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Welcoming a baby is exciting, but labor and birth can provoke sticky medical and legal situations sometimes. Here, we explore patient rights and the meaning of informed consent.

Pregnant women who are planning to give birth at a hospital may feel like will receive the most appropriate care, and can rely on the safety net of modern medicine to ensure a good outcome. They may also, however, feel like they are on a conveyor belt of births where their own needs and wishes matter little.

 

Knowing what informed consent is, and what it is not, will help expectant mothers have the best possible birth experience and the best possible agreement with their healthcare provider.

What Is Informed Consent?

Informed consent is a legal phrase that has been around since the 1950s. It reaches far beyond simply submitting to whatever your doctor or other members of your medical team suggest — giving informed consent means fully understanding whatever medical interventions you will undergo before consenting. According to the American Medical Association, informed consent requires:

  • That patients are fully aware of their diagnosis
  • That healthcare providers explain all the details of the proposed treatment — what it involves and what purpose it serves
  • Knowing the benefits and risks of any procedure patients are consenting to
  • Healthcare providers to offer alternatives to the proposed procedure, and knowing the benefits and risks of any alternative procedure
  • Healthcare providers to explain what will happen if a patient opts not to undergo any treatment (or, in other words, if they refuse the treatment the doctor suggests)

The American Medical Association goes on to advise physicians to allow the patient to ask plenty of questions in order to be able to understand proposed procedures properly before agreeing to them. It also suggests the use of consent forms, which is common practice in hospitals. Consent forms will be often be presented in a template format. It is important for patients to understand that they don't have to sign consent forms as they are handed out, and that you can cross out parts or make additions before signing — in consultation with your doctor(s).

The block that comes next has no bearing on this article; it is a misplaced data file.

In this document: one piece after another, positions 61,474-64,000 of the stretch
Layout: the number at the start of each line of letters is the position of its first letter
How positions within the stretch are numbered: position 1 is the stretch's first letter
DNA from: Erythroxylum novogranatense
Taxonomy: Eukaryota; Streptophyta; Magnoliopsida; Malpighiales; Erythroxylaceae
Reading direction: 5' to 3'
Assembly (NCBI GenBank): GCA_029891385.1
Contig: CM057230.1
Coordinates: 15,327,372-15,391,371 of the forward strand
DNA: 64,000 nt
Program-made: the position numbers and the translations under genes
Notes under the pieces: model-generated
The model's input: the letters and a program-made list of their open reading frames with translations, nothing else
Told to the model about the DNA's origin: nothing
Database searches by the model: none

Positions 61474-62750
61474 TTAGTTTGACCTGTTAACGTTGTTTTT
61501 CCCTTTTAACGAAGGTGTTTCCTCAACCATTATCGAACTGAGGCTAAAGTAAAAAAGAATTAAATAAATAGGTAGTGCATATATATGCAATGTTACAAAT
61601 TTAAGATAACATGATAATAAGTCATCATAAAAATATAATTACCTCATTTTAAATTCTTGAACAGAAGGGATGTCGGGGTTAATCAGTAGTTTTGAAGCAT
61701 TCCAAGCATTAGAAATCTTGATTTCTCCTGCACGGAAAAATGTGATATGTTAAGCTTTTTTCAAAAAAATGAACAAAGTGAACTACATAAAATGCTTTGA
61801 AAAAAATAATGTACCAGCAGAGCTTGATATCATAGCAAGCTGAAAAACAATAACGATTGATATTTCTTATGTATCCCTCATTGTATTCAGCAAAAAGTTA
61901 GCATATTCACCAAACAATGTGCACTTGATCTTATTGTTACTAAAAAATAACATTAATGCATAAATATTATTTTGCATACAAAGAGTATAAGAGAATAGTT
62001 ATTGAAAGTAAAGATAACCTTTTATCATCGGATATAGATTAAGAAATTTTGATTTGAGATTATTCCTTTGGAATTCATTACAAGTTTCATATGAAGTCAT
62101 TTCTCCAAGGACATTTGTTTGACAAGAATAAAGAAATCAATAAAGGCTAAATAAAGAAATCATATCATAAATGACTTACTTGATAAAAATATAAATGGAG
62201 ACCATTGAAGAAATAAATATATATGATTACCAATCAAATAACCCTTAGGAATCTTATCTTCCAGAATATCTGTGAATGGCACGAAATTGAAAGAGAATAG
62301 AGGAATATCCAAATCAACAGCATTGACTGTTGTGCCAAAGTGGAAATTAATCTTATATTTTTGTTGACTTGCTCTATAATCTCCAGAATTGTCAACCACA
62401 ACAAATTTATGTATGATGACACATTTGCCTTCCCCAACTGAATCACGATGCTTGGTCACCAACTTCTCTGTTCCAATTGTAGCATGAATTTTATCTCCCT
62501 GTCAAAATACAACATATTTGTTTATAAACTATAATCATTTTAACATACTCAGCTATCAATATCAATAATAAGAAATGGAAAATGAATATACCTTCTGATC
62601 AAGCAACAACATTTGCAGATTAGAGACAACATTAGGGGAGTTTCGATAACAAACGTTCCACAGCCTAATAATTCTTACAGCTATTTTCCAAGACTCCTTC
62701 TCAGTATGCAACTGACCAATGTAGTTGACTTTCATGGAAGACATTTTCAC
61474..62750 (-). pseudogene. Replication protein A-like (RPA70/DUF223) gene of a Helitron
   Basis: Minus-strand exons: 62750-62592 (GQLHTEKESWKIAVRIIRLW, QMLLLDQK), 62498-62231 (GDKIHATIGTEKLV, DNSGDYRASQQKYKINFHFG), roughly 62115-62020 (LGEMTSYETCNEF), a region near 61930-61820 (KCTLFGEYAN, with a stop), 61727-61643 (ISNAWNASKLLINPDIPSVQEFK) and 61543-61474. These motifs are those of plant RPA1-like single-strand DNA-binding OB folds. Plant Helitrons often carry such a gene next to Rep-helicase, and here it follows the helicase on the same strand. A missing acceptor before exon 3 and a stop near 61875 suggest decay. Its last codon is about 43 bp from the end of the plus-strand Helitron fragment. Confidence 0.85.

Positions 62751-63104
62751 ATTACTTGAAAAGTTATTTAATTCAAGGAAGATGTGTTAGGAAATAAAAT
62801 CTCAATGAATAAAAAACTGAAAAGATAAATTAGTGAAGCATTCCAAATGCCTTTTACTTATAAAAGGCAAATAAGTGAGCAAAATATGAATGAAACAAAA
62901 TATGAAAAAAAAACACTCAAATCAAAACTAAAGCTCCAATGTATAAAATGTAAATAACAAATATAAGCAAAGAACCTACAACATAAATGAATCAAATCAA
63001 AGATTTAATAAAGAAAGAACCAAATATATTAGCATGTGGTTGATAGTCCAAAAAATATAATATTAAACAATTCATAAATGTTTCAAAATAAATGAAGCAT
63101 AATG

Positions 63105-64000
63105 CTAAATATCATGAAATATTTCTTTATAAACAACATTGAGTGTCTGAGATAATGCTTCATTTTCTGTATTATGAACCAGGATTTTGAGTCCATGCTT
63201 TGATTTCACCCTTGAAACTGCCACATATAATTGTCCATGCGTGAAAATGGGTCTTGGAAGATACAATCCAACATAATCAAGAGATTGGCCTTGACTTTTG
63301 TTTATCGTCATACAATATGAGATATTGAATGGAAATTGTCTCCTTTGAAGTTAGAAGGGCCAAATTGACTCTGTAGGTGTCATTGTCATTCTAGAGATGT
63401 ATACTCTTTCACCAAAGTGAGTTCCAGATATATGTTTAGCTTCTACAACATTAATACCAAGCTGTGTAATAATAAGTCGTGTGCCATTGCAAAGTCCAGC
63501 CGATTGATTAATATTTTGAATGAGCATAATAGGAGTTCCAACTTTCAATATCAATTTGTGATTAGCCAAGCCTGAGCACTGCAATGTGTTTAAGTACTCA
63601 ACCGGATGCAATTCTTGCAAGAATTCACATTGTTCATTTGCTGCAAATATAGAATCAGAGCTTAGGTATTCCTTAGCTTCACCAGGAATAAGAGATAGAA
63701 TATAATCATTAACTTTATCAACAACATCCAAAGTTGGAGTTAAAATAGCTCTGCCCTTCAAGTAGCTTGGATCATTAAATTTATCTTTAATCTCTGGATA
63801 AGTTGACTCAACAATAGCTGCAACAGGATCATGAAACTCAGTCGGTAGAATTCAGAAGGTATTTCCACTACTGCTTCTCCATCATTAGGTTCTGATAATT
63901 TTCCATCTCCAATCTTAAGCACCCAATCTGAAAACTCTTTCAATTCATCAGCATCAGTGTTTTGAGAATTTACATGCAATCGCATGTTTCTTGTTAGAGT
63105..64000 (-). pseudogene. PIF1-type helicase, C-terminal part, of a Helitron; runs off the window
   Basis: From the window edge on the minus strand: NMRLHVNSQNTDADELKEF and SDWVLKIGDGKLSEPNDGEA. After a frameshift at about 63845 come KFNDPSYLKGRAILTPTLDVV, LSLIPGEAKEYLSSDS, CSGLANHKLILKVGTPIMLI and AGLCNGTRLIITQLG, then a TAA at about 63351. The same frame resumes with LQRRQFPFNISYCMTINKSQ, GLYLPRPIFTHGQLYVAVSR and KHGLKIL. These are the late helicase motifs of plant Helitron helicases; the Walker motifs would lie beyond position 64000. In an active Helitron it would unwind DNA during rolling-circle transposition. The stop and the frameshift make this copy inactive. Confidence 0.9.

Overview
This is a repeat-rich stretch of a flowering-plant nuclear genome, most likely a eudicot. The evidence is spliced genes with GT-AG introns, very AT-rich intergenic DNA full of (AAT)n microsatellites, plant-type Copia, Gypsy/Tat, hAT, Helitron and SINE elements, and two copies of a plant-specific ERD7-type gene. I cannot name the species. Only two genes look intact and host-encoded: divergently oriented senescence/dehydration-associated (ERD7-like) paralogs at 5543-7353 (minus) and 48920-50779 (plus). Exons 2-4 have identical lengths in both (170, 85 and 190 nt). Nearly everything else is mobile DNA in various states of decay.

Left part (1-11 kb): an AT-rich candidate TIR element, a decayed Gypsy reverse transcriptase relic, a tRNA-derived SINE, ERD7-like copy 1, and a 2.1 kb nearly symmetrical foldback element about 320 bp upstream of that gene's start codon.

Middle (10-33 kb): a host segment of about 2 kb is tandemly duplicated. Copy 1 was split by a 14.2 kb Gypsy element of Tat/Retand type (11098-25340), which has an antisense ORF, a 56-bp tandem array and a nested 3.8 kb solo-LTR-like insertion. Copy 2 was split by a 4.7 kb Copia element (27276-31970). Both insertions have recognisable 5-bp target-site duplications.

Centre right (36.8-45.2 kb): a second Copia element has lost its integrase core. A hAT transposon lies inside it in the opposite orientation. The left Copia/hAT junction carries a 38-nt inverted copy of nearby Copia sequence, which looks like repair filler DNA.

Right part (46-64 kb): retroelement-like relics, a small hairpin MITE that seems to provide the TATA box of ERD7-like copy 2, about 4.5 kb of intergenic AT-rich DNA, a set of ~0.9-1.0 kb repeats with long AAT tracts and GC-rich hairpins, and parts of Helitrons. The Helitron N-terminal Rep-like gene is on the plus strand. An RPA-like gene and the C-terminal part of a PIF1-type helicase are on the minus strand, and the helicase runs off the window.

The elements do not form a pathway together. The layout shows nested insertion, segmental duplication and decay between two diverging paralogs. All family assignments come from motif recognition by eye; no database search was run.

How does this apply to a labor and delivery? Many medical conditions that require treatment are not quite as urgent as labor and birth (which doesn't have to be a medical situation at all, of course). Because labor and birth can move very fast, and complications can arise quickly, you usually don't have as much time to ask questions and discuss treatment options.

Some of the issues that may come up for laboring women are:

  • Labor induction or augmentation with medications such as Pitocin
  • Artificial rupture of membranes (AROM), or the breaking of your bag of waters
  • Pain relief, including epidural anesthesia — which can, keep in mind, facilitate a speedy emergency c-section if necessary
  • Electronic fetal monitoring
  • Episiotomy, or making a cut in the vaginal wall
  • Cesarean section
  • Assisted delivery with forceps or vacuum
  • Interventions for your baby following birth

Obstetricians/gynecologists and other medical professionals who work on maternity wards in hospitals see all kinds of often dangerous complications every day, as well as many smoothly proceeding labors and births. They may have settled into a routine that is comfortable to them and that purely focuses on maximizing the chance of a good outcome (healthy mother, healthy baby or babies), and they may not pay as much attention to informed consent (and refusal) as they should. You, as the laboring mother, may not have time to make informed decisions.

To facilitate informed consent in some of the more common issues that crop up in the course of a labor and birth, I suggest that all pregnant women read up on possible complications in advance. The internet will certainly help you with this, but it is (as always!) important to stick to proven, scientific sources of information.

Women who already have a good idea of what they do and do not want during labor and birth can express their preferences in advance by creating a written, one-page birth plan for their doctor. Let's say that you would prefer a natural birth without induction, augmentation of labor, or an episiotomy. You can write this down and discuss the situations in which your preferences would not be able to be honored in advance.

During labor and birth, it is usually the mother's wish to have a natural childbirth that presents a problem in the context of informed consent, since hospital staff tend to favor the quick interventions that they feel result in the most predictable outcome. Those women who would like a fully medically managed birth will usually (but not always) end up with that by default, and are therefore likely to be happy with the care they receive.

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